We are often asked what our top tips are on how to teach kids the value of money. So I thought I would put down some of my learnings on what families using RoosterMoney have done.
Teaching with pennies & dimes will prepare them for pounds & dollars
As with anything, start small before going big. The earlier you can get children into handling money – which can just be counting out combinations of 1, 5 and 10p/¢ pieces, the greater their understanding will be. Reward Charts can be a brilliant way to get them started if you aren’t ready for money and this can work really well if you are still using it to encourage good behaviour! We’ve made Stars a currency in RoosterMoney too so you can get them going.
Get into a routine with conditions
Routines are key if you’re trying to teach kids the value of money. They help you get into a cycle where you are giving money based on a set of conditions you set. Routines also save you money and stress; it’s what we like to call the Pocket Money Paradigm! If you are giving money in a routine it means you can avoid forking out for lots of things on an ad-hoc basis!
Create some rules about how much you're going to give
There is no golden rule here. Some parents raise it every year by the same amount. A nice way to work it out is to decide what you want them to cover with their pocket money or allowance. Is it just their football cards or do you want them to cover some of their clubs? “Needs” versus “Wants” is another good way – with parents covering their Needs but it’s down to them to cover their Wants. You can check out some tips on conditions and how much to give in our guide on how much pocket money to give.
Encourage your kids to earn!
If you give your kids cash at the shops without any guidelines, you aren’t really incentivising them to think about where the money comes from and the importance of spending it (or saving it!) carefully. By either making them earn it through a Reward Chart or doing odd jobs, they will understand the money they have has a value AND feel even more proud when they buy something with their hard earned cash!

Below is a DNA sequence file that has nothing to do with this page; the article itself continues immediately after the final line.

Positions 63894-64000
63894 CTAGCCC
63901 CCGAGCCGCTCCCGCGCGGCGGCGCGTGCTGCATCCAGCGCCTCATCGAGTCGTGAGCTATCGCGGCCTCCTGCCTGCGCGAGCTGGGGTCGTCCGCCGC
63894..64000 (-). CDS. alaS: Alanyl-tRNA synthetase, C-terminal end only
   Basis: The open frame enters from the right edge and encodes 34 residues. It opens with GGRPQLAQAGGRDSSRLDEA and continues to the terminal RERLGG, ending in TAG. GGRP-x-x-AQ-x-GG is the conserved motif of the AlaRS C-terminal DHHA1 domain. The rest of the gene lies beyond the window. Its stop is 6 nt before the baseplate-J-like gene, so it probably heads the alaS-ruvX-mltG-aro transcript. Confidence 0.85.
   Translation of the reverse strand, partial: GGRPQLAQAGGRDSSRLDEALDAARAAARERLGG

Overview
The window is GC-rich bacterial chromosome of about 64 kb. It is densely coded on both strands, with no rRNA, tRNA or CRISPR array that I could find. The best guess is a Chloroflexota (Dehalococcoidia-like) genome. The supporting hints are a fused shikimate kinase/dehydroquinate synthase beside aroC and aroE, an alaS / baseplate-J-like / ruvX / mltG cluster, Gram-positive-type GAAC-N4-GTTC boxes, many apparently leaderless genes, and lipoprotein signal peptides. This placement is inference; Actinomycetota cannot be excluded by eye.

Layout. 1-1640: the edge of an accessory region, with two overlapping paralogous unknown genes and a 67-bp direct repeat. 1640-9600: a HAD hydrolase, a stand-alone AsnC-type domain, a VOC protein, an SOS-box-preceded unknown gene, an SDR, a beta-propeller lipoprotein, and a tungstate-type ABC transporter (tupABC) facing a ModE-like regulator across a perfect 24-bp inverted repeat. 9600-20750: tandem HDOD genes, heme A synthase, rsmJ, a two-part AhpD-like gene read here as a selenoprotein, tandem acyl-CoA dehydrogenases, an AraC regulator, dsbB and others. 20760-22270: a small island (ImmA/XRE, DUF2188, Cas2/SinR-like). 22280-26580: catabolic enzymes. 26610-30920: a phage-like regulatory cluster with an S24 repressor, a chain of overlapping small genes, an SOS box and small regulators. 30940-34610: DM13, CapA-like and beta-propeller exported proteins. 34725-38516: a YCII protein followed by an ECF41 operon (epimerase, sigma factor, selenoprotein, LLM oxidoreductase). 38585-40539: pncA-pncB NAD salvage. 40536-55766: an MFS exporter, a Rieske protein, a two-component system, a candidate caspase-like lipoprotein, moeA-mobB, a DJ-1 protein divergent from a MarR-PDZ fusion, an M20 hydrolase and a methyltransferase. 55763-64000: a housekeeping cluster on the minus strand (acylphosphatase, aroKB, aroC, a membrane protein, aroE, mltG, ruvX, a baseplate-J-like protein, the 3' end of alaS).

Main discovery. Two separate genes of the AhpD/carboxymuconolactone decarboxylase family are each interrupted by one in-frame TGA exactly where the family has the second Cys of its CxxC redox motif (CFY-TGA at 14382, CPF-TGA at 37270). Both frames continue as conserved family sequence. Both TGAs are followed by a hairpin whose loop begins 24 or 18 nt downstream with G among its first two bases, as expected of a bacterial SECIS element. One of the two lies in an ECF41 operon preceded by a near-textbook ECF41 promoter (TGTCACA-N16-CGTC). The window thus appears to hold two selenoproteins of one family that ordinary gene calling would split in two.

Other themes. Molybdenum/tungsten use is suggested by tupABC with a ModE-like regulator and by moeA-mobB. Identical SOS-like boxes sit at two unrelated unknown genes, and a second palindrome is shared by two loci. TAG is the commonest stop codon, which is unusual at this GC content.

Empower your kids
Encourage your kids to think about the difference between a good and bad purchase by letting them make decisions about what to buy. That doesn’t mean you can’t give them advice on whether one thing is better than another but ultimately, if they make the decision to get something that falls apart a week later, then they will have learnt the hard lesson for next time. Using something like RoosterMoney where kids can choose what to save for – whether online or in the shops – and puts them in charge of saving for it, will start those lessons early while you keep a watchful eye!
Teach the difference between Needs and Wants
Everyone may want a Nintendo Switch but do they need it? Food is boring to buy when you’re 8 but everyone needs to eat. Having a conversation with your children about whether they need something will help them determine what is a luxury and what is a necessity and is a great introduction to budgeting. This could be simply a game – divide everything up in a room into ‘needs and wants’ or if they really want something, get them to work out how much they need it and then encourage them to save for it.
When it’s gone, it’s gone
Something we talk about in our pocket money tips resources but a really important lesson is to understand that once pocket money or allowance has been spent, there isn’t any more. This is one of the best ways to teach kids the value of money and the importance of keeping hold of it. There are also some great videos from the Money Advice Service, which are worth checking out.
Integrate it into the everyday
I believe that the most fundamental thing to have a happy and responsible relationship with money is to talk about it. That’s not just a “with your kids” thing. It’s with your whole family, whatever age. It breaks down barriers and increases understanding. For children it stops the “why does dad complain when I leave the lights on?” and “why does mum get so stressed about us leaving the door open?” questions. Show them a utility bill. Put them in charge of finding you a cheaper deal. Or give them your list and budget for the weekly shop and head off to the market. Building conversations about money into the everyday with help put money in context for your kids.
Got any ideas or suggestions for what we cover next? Let us know at firstname.lastname@example.org and it might get featured in a future blog!